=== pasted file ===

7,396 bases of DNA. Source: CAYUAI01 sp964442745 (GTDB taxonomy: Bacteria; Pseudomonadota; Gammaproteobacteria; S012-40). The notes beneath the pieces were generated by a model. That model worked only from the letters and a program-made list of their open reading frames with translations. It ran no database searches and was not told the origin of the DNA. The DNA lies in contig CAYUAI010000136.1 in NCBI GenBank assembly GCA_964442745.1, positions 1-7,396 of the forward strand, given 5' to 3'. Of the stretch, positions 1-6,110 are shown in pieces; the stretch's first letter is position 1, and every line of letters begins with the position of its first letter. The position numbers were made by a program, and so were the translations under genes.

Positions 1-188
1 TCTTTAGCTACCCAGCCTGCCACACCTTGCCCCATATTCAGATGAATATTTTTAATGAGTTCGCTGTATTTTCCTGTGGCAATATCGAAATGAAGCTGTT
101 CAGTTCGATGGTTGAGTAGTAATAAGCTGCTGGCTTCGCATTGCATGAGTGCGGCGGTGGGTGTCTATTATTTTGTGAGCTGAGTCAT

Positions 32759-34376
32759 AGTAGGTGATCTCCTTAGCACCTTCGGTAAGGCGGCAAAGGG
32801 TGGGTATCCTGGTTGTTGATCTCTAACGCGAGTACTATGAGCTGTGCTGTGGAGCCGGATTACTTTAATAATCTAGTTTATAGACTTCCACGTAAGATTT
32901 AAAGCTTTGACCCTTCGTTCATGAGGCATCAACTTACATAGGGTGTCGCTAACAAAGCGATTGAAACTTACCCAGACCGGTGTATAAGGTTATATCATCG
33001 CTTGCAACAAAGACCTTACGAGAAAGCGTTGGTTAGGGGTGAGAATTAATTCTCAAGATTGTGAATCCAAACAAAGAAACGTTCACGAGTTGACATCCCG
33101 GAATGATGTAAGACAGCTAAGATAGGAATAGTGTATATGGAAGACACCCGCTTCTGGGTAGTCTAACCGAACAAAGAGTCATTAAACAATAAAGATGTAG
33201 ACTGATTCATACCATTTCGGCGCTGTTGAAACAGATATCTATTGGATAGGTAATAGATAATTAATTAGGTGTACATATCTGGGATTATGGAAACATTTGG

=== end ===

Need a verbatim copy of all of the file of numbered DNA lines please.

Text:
7,396 bases of DNA. Source: CAYUAI01 sp964442745 (GTDB taxonomy: Bacteria; Pseudomonadota; Gammaproteobacteria; S012-40). The notes beneath the pieces were generated by a model. That model worked only from the letters and a program-made list of their open reading frames with translations. It ran no database searches and was not told the origin of the DNA. The DNA lies in contig CAYUAI010000136.1 in NCBI GenBank assembly GCA_964442745.1, positions 1-7,396 of the forward strand, given 5' to 3'. Of the stretch, positions 1-6,110 are shown in pieces; the stretch's first letter is position 1, and every line of letters begins with the position of its first letter. The position numbers were made by a program, and so were the translations under genes.

Positions 1-188
1 TCTTTAGCTACCCAGCCTGCCACACCTTGCCCCATATTCAGATGAATATTTTTAATGAGTTCGCTGTATTTTCCTGTGGCAATATCGAAATGAAGCTGTT
101 CAGTTCGATGGTTGAGTAGTAATAAGCTGCTGGCTTCGCATTGCATGAGTGCGGCGGTGGGTGTCTATTATTTTGTGAGCTGAGTCAT

Positions 32759-34376
32759 AGTAGGTGATCTCCTTAGCACCTTCGGTAAGGCGGCAAAGGG
32801 TGGGTATCCTGGTTGTTGATCTCTAACGCGAGTACTATGAGCTGTGCTGTGGAGCCGGATTACTTTAATAATCTAGTTTATAGACTTCCACGTAAGATTT
32901 AAAGCTTTGACCCTTCGTTCATGAGGCATCAACTTACATAGGGTGTCGCTAACAAAGCGATTGAAACTTACCCAGACCGGTGTATAAGGTTATATCATCG
33001 CTTGCAACAAAGACCTTACGAGAAAGCGTTGGTTAGGGGTGAGAATTAATTCTCAAGATTGTGAATCCAAACAAAGAAACGTTCACGAGTTGACATCCCG
33101 GAATGATGTAAGACAGCTAAGATAGGAATAGTGTATATGGAAGACACCCGCTTCTGGGTAGTCTAACCGAACAAAGAGTCATTAAACAATAAAGATGTAG
33201 ACTGATTCATACCATTTCGGCGCTGTTGAAACAGATATCTATTGGATAGGTAATAGATAATTAATTAGGTGTACATATCTGGGATTATGGAAACATTTGG